" - I'm not being tongue in cheek in saying that photos of empanadas and coffee really sum up the heart of this
The Argentinian side of Iguassu falls is just as spectacular as the Brazilian side, perhaps slightly more so. You really need to see both. You also need a good full day to do the Argentinia side justice, and if you are the kind of person who likes to "be" in a place rather than to "do" a place then you might consider spending a couple of days - there are good places to swim, both legally and illegally, and I suspect places to explore away from the crowds - although we never made it to these. Be careful though - signs warn that they start shutting down attractions and walkways from 4.00pm, even though the park is open until seven at this time of year - although it seemed people were still heading out to the sights well after 5.00pm.
The small town near the falls seemed to be full, and in high season price-fixing is openly operated. We lucked on a big room in a dilapedated hostel that turned out to be excellent, offering free pool and ping-pong and a pleasant garden area in which to sit and relax. With the tropical temperatures, the tropical
The main boardwalk on the Brazilian side, as seen from the Argentinian side.
vegetation and the tropical sounds we felt like we were back in Africa, which was a good feeling. I was also utterly humiliated at speed chess by two friendly Argentinian blokes, one of whom had played Nigel Short, the other who kept repeating "The Hand of God" and "Don't cry for me Argentina" in a strange weasily voice reminiscent of a cartoon villain.
Happy enough with one day-long bus trip we flew Aerolineas Argentina into the city airport of Buenos Aires. The flight was reasonably priced, had good service and the airport is a short bus ride from the centre, but I won't go into the lengthy and frustrating internet booking process which eventually led to me traipsing into the centre of Rio to pay for an 'e-ticket' in person. Go figure.
Buenos Aires is a city of wide boulevards and Parisian-style architecture. It could be so beautiful but it is in rather a state of disrepair. I can fully understand those other bloggers who loved the place, but to be honest it left us slightly unmoved. I've also never come across a major city before with such a lack of diversity in food (Santiago?) - there are
almost no ethnic restaurants at all (Yes, I'm sure there are some but there are not many and they are not obvious). The trendy district of Saint Elmo is really rather nice but we only went there on our last night which was a mistake - we should have gone earlier.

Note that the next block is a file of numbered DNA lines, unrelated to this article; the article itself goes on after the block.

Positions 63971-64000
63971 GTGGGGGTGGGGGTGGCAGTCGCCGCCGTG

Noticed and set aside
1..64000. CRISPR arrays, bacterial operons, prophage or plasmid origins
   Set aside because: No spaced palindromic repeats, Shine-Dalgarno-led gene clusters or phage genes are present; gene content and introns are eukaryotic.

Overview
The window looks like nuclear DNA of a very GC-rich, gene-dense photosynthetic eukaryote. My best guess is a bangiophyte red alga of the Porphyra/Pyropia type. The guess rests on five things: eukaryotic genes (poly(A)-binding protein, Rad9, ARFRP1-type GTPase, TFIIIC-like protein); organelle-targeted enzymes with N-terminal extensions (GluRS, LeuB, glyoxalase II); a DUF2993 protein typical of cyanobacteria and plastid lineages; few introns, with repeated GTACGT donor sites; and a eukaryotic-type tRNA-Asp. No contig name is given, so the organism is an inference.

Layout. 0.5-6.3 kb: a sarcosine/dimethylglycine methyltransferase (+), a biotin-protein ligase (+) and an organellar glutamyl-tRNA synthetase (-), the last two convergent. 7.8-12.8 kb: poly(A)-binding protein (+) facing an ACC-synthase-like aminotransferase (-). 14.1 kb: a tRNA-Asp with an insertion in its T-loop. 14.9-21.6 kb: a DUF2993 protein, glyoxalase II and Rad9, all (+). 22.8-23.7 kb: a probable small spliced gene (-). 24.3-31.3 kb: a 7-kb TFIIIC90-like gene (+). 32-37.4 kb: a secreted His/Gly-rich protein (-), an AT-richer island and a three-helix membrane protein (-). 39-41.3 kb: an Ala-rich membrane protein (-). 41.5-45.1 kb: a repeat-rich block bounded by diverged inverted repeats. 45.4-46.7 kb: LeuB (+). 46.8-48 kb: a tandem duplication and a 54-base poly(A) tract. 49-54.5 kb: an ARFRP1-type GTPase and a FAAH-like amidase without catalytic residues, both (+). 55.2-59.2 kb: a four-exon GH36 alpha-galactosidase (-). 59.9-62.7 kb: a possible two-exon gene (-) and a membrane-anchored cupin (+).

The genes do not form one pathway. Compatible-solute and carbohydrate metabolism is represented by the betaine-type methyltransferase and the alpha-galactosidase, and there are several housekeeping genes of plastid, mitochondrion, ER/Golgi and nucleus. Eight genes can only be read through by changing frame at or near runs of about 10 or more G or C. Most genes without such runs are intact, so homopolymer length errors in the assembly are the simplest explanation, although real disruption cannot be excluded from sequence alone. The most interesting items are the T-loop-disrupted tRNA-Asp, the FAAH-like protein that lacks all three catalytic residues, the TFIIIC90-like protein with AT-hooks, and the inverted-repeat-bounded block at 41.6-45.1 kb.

The main shopping strip is a gaudy low-brow affair more reminiscent of Asia than Latin-America, except it has a Latin-American seediness. Whilst standing at a main intersection pondering which way best to go in search of a mains-charger for my mp3 player I was first accosted by a swarthy gentleman whispering "girls, girls girls", thrusting a card into my hand with a picture of a naked lady and a phone number. Seconds later I was accosted by a slightly more wholesome looking chap whispering, with an ironic smile, "wine wine wine". He thrust a card into my hand with a picture of a naked bottle of wine and a phone number. Hmmm, maybe this is my kinda town after all.
After three days we left South America, glad to have been there and glad to have survived with our belongings intact. I'm sitting writing this in a
rainy Sri Lanka and I already have a wistful longing for Bolivia and Southern Patagonia (not that Sri Lanka isn't a great place - so far it is).
The only other thing to report was our flight with Iberia from Buenos Aires to Madrid, which was quite simply the worst service I have ever experienced on a long-haul flight. I won't bore you with the details - it can be summed up by the cabin attendent, who, when asked for pepper to go in Kim's Bloody Mary simply collapsed with "Oh, I can't take this anymore". Quite.
Photographers Alberto Patrian
Has published lots of books on Argentina. Some great stuff covering all aspects of the country. Francisco Bedeschi
More varied subject matter, with the general theme being Argentina. Aldo Sessa
Specialist in Buenos Aires, and also runs a photography masterclass based around the city.
Others who had books out but I couldn't find web sites for include Daniel Rivademar, whose Patagonian photographs are very nice, Jasmine Ross, who has a book covering Patagonian wildlife, Florian van der Fecht and Enrique Limbrunner.